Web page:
Sunday's Paris-Tours, the 103rd edition of the "Sprinters' Classic," features the final battle of the season by the world's two best sprinters not connected to the Isle of Man. Actually, the race features pretty much every top sprinter currently on form: William Bonnet, Romain Feillu, Koldo Fernandez, Yahueni Hutarovich, Tom Boonen, Allan Davis, Oscar Freire, Greg Van Avermaet, Danilo Napolitano, Gerald Ciolek, Matti Breschel, Borut Bozic, and probably a few others I'm missing. It also features Edvald Boasson Hagen, who can not only sprint but is hardman enough to handle the 252km with no ill effect, and with his impending departure to Team Sky, he just might go rogue after a big win like this.
But for now, assuming the bunch gathers on the south end of the Avenue du Grammont for the 3km-long scrum over one of the least technical finishing stretches in all of cycling, most eyes will be on Tyler Farrar and Andre Greipel. The German star of Columbia's (non-Cavendish) sprint squad ranks second overall in victories with 20, just three shy of his more decorated teammate. [Or 21, can't tell if this includes today's Paris-Bourges win.] Greipel has finished off a sprint successfully 11 times since July 1, meaning he's had a great start, middle and finish to his season, save for an injury break after his first win in Australia. I have downgraded his accomplishments just a tad for coming mostly on the end of stage race stages, and often against lesser fields (Osterreich Rundfahrt, for example). But he won four times in the Vuelta, against Boonen, Bennati, Bonnet, Bozic, and a few sprinters whose names don't begin with B, like... Farrar. So the lesser fields argument is out. And my other criticism -- that he doesn't win one-day races -- was slain today with his win in the 193km Paris-Bourges.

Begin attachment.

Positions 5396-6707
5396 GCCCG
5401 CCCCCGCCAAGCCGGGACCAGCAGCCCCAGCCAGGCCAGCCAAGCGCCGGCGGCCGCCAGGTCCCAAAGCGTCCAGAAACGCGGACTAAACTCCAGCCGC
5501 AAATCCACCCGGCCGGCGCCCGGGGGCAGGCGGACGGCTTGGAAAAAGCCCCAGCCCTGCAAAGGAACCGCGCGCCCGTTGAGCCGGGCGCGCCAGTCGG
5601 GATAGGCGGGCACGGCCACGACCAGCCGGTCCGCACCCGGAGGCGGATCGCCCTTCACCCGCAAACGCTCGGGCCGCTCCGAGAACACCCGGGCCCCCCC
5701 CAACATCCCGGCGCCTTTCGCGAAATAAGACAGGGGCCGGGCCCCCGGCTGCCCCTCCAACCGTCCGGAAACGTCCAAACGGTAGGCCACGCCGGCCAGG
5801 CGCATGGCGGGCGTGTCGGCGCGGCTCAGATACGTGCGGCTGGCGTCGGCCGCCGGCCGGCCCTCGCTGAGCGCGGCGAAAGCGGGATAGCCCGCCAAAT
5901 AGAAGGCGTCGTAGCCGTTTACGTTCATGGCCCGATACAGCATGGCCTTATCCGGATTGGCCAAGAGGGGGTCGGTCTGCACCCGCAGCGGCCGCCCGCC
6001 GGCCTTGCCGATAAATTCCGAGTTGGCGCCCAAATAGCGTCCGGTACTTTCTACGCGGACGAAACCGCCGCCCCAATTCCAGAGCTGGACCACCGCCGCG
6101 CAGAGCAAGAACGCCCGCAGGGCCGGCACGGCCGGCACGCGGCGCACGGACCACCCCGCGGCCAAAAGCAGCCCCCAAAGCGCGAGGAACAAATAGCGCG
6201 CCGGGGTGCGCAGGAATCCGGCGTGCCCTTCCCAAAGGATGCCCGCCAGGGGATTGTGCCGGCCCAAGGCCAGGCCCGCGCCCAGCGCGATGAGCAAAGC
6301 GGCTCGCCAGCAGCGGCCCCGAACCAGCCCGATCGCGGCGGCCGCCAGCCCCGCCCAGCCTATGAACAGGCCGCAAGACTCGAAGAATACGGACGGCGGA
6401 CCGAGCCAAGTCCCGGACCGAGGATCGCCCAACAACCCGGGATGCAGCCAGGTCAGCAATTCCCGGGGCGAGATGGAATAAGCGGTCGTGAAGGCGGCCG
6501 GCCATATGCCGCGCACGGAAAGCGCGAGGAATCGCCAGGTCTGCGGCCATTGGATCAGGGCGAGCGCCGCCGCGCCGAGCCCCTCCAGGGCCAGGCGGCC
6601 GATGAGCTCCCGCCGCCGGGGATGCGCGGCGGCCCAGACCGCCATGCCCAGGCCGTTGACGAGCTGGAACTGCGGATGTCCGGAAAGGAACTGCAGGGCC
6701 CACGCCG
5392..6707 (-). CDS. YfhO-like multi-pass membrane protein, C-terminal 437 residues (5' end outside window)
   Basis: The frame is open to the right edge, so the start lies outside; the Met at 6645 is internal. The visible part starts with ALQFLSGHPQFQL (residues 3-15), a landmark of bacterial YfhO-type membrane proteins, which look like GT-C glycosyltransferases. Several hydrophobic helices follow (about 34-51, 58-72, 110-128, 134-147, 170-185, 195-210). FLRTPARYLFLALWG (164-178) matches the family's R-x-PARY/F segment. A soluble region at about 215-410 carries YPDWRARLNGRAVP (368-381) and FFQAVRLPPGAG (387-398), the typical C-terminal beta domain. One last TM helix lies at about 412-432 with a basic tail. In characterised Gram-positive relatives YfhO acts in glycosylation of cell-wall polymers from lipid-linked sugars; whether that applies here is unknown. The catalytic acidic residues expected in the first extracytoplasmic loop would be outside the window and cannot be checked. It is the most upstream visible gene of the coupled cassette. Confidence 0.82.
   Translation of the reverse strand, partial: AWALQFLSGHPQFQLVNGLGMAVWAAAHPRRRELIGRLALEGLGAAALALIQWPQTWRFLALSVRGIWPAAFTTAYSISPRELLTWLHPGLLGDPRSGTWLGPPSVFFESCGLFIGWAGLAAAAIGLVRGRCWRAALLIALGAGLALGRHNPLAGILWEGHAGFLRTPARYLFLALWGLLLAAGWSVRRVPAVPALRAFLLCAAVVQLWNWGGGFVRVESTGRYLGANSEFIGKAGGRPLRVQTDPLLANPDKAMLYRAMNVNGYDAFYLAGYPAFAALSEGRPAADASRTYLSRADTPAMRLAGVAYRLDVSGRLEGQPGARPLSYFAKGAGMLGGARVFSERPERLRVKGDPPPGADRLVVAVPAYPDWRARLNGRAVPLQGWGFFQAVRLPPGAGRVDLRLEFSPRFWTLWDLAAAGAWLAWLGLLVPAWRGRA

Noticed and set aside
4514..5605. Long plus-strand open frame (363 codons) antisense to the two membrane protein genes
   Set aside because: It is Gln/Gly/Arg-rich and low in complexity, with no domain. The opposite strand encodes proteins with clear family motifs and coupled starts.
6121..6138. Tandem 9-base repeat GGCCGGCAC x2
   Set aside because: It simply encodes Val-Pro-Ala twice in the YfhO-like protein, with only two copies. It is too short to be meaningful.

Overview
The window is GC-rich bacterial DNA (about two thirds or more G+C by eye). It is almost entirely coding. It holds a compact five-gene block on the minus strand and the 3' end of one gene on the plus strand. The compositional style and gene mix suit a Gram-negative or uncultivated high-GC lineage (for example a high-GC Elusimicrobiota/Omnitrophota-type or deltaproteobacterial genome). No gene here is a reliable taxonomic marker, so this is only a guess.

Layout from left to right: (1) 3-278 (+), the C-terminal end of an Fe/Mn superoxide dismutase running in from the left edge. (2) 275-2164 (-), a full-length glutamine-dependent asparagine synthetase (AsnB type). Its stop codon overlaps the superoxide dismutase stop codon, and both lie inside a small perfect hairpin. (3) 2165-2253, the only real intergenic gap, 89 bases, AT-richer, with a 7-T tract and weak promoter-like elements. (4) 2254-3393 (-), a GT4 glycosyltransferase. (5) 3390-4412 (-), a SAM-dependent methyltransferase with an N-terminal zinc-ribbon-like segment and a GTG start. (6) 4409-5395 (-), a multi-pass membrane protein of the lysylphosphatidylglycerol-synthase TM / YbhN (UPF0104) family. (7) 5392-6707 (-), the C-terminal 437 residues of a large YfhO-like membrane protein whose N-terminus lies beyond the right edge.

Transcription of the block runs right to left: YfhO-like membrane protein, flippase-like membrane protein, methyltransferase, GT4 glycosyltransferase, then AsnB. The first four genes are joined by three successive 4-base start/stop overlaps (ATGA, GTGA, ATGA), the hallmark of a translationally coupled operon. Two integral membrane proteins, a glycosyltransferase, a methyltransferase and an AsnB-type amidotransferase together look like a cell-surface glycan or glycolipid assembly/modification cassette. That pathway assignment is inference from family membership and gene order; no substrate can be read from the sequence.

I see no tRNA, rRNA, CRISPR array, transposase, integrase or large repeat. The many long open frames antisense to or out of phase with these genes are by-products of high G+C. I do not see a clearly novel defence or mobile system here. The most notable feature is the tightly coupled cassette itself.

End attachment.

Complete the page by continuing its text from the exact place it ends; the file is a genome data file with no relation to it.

Farrar, meanwhile, ranks fifth in wins with eleven, including eight since July 1. After a busy spring, including his own injury break, Farrar survived the Tour (albeit chasing Cavendish around), then rattled off a string of victories in Germany and Belgium, including the Vattenfall Cyclassics. For all Greipel's success, this was the race most closely resembling Paris-Tours, and Farrar won while Greipel missed the finale... but talk about small sample sizes. Vattenfall is nowhere near as flat, so if Greipel couldn't wind it up on that course, it's hardly an indicator that he couldn't do better Sunday. I also don't recall if Greipel got delayed by the late crash there. Anyway, it's one data point. The rest of the data shows pretty much a dead heat. Which means that Sunday is their chance to make closing arguments in the case for World's Second-Best Sprinter -- a lofty title considering the Cavendish factor -- and a win by one over the other will seal the deal.
Who ya got? I can't pick against the Wenatchee Wonder. Poll attached...